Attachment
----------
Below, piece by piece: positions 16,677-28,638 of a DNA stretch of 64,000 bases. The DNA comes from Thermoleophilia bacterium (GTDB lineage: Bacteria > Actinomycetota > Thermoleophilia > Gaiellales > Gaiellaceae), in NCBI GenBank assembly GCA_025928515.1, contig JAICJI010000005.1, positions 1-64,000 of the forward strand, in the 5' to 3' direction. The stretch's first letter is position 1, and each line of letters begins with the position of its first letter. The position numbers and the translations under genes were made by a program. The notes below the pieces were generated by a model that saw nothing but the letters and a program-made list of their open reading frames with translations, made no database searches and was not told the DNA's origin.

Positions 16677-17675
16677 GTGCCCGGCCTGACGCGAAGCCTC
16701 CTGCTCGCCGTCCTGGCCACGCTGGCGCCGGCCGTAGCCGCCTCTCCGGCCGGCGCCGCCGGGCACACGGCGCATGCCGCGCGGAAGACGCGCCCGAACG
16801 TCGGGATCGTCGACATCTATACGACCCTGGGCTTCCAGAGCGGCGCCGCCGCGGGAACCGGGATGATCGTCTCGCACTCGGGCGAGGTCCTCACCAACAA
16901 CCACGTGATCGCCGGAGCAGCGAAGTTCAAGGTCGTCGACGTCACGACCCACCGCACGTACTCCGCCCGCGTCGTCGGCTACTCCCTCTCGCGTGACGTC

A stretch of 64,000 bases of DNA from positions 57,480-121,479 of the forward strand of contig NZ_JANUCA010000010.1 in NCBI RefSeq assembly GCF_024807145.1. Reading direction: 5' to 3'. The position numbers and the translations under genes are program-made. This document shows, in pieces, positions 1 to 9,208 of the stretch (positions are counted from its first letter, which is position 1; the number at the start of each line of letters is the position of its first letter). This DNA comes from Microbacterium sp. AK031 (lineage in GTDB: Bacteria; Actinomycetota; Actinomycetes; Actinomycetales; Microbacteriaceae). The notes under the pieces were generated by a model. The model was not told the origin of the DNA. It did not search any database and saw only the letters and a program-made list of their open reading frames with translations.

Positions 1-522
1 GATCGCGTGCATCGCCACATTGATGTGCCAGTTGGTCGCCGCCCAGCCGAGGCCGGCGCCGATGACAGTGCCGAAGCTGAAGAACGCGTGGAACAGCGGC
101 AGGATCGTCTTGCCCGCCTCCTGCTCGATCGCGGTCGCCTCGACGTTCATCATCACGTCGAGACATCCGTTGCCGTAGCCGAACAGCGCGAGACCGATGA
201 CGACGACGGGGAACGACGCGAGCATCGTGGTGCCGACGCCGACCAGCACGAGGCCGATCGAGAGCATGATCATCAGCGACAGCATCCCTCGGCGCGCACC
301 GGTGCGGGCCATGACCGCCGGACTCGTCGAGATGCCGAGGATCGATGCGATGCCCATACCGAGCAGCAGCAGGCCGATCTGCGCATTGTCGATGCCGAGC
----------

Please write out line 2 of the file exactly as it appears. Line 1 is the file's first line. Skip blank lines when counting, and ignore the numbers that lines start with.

Positions 16677-17675